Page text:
Assam is leading North East's rage against Citizenship Amendment Bill: Decoding the contentious proposed amendment

What is the Citizenship Amendment Bill, 2016?

Other things remaining same, anyone who was in India as on 26 November, 1949, automatically become Indian citizens. The other modes of acquiring Indian citizenship are:

  1. By birth (any person born in India on or after 26 January 1950)
  2. Citizenship by descent (any person born outside India to Indian parents on or after 26 January, 1950)
  3. Citizenship by registration (by application)
  4. Citizenship by naturalization (any foreigner who has continuously resided in India for at least 12 years)

Indian citizenship is governed by the Citizenship Act 1955, which has been amended several times in the past—in 1986, 1992, 2003, 2005 and 2015. Another amendment is being proposed now—viz. Citizenship Amendment Bill, 2016 (CAB)—which is the cause of the present unrest in the northeastern states.

Assam is leading North Easts rage against Citizenship Amendment Bill: Decoding the contentious proposed amendment

College students block National Highway 37 in protest against the Citizenship (Amendment) Bill, in Dibrugarh on Saturday. PTI

This Bill seeks to grant Indian citizenship by naturalization to people of six religions (Hindus, Sikhs, Buddhists, Jains, Parsis and Christians) from three countries (Afghanistan, Bangladesh and Pakistan) if they have been residing in India for at least 12 months immediately preceding the application for citizenship and for six of the 14 years preceding the 12-month period.

At present, a foreigner has to continuously reside in India for 11 of the 14 years preceding the 12-month period to apply for citizenship. So basically, the Bill seeks to relax the 11-year requirement to six years for people of these six religions from three countries.

Moreover, these people from six religions from three countries have been offered immunity from being imprisoned or deported under the Foreigners Act, 1946 and the Passport (Entry into India) Act, 1920, the two main laws under which foreigners are declared illegal, if they were present in India on or before 31 December, 2014.

Why is it creating so much of problem in the North East?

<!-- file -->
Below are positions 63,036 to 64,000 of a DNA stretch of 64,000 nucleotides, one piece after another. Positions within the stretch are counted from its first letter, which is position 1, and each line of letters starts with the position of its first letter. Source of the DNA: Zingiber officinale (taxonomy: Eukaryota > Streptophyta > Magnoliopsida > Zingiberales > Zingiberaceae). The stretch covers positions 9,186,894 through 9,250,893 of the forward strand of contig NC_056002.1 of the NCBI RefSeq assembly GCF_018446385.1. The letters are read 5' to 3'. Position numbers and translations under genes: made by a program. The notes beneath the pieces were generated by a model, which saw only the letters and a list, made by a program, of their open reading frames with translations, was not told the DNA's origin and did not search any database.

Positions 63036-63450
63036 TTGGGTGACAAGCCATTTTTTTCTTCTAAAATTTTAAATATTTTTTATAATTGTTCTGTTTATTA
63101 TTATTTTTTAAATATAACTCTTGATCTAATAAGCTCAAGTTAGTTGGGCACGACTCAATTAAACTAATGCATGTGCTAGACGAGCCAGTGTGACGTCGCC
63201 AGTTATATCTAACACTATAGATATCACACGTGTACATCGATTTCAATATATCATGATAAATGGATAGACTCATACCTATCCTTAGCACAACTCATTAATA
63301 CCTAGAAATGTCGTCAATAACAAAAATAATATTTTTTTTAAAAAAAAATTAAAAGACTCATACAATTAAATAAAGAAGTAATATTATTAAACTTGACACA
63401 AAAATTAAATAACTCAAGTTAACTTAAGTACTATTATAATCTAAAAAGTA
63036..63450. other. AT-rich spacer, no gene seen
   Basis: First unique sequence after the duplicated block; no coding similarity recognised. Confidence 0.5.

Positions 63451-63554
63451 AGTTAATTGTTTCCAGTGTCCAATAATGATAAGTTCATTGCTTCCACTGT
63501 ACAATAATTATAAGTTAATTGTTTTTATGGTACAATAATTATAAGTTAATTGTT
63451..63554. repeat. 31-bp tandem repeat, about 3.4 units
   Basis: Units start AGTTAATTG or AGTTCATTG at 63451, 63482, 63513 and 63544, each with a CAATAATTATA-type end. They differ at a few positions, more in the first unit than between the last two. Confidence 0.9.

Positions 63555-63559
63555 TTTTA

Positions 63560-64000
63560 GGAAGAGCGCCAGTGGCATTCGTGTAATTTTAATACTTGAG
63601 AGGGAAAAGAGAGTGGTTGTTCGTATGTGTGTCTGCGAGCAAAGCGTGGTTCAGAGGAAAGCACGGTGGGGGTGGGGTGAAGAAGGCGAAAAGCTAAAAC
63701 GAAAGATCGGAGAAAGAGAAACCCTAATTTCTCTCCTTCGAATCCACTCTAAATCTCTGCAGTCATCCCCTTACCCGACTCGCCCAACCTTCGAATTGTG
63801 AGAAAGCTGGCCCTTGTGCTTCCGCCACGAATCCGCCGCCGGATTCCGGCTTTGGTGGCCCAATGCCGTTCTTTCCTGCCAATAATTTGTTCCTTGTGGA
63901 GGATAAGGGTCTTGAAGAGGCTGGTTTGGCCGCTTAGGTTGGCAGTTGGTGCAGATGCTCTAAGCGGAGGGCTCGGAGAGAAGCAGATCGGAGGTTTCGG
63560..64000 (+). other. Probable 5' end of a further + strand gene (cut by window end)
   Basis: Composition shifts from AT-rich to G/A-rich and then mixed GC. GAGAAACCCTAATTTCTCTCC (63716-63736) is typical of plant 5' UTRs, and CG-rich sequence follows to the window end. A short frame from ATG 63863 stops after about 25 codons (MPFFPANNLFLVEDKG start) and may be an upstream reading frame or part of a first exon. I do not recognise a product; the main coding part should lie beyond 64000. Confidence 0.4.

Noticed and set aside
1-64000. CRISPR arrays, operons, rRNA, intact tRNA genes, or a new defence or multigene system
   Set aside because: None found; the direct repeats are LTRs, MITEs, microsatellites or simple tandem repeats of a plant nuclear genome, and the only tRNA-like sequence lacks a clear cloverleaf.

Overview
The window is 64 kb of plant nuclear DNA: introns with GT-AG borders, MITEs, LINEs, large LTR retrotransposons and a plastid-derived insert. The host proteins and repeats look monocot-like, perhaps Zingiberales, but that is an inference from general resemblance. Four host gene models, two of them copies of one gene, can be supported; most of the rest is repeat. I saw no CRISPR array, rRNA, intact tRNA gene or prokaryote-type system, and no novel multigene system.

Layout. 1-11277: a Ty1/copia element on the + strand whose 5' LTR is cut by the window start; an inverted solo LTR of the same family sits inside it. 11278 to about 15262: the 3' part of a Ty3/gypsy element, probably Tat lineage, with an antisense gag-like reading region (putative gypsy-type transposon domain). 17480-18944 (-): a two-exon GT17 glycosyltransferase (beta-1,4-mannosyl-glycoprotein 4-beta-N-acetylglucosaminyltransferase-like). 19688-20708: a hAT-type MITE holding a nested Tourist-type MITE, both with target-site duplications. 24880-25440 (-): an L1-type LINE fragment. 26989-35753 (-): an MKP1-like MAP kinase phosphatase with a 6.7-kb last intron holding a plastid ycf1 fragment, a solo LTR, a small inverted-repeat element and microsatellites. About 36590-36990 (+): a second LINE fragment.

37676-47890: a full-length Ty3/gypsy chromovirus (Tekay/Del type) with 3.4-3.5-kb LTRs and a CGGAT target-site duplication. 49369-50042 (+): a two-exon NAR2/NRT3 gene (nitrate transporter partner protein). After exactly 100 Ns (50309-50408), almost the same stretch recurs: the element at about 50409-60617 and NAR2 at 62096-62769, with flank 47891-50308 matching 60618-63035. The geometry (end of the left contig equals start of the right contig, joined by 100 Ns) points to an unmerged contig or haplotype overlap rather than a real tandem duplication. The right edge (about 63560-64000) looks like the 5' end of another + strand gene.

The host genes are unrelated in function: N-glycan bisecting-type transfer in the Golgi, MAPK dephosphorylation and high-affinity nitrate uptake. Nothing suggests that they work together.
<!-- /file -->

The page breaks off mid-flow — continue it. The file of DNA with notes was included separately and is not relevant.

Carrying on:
The North East states have a lot of bitter legacy issues with illegal immigration from Bangladesh. With many of the hilly states having a very thin density of population, an exodus of immigrants from Bangladesh would alter and upset the delicate demographics. As a result, the entire indigenous people of North East have come together and taken a stand against this bill.

Tripura is one standout example of how the indigenous people have been rendered a small minority in their own land due to the incessant mass migration of immigrants from Bangladesh. The polity, society, culture and economy is now totally dominated by these migrants.

Why is there trouble in Assam?

In Assam, the demography of the Bangladesh-bordering districts, western Assam and certain other areas have changed significantly since Independence and Partition. The mass migration has come in several waves and continues according to various reports. While Hindu Bangladeshis have migrated to Assam mainly due to fears of religious persecution, Muslim Bangladeshis have migrated mainly due to economic reasons and to carve out living space.

Because of the growing threat of becoming a minority in their own land, there was a six-year-long mass movement in Assam led by the All Assam Students' Union (AASU) against the foreigners from 1979 which resulted in the signing of the Assam Accord in 1985. The AASU agreed to the cut-off year of 1971 to determine who is a foreigner and who is not. It has also resulted in a dichotomy in Indian citizenship laws in India. So the passing of the CAB would a key clause of the Accord. It will also violate the critical understanding that foreigners are foreigners irrespective of the religion they belong to.

The CAB further relaxes the definition of the foreigners from six religions from the three countries while also legalizing their status from ‘illegals’.

What is the status of the Bill now?

For a bill to become a law or an act, it has to be passed by both Houses of Parliament. While the Lok Sabha has already passed it, the Rajya Sabha is expected to take up the Bill when it meets again for 10 days on 31 January, 2019.

What are the political implications?

Key BJP allies in Meghalaya, Arunachal Pradesh and Mizoram have strongly protested against the CAB while some BJP ruling party members have criticised the Bill in Assam, Manipur and Nagaland.

What lies ahead?

With the North East putting up a strong united stand in an unprecedented manner, new regional political forces will be unleashed. If pushed ahead, there is a strong chance that the Bill will be seen as a trampling down of rights in the face of vociferous protests of the sons of the soil.

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Updated Date: Jan 14, 2019 09:48:51 IST

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